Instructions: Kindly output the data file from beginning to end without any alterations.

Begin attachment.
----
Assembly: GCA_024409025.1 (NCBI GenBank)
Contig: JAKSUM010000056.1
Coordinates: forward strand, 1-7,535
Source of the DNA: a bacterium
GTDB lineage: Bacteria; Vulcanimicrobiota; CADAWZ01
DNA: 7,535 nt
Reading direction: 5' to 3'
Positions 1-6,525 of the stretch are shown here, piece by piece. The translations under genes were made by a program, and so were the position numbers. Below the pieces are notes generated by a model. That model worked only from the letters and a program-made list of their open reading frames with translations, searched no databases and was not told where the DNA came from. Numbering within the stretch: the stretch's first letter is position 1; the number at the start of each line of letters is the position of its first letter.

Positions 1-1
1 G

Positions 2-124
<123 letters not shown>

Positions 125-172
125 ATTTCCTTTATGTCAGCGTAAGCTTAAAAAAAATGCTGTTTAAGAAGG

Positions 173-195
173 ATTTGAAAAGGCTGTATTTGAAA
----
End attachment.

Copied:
Assembly: GCA_024409025.1 (NCBI GenBank)
Contig: JAKSUM010000056.1
Coordinates: forward strand, 1-7,535
Source of the DNA: a bacterium
GTDB lineage: Bacteria; Vulcanimicrobiota; CADAWZ01
DNA: 7,535 nt
Reading direction: 5' to 3'
Positions 1-6,525 of the stretch are shown here, piece by piece. The translations under genes were made by a program, and so were the position numbers. Below the pieces are notes generated by a model. That model worked only from the letters and a program-made list of their open reading frames with translations, searched no databases and was not told where the DNA came from. Numbering within the stretch: the stretch's first letter is position 1; the number at the start of each line of letters is the position of its first letter.

Positions 1-1
1 G

Positions 2-124
<123 letters not shown>

Positions 125-172
125 ATTTCCTTTATGTCAGCGTAAGCTTAAAAAAAATGCTGTTTAAGAAGG

Positions 173-195
173 ATTTGAAAAGGCTGTATTTGAAA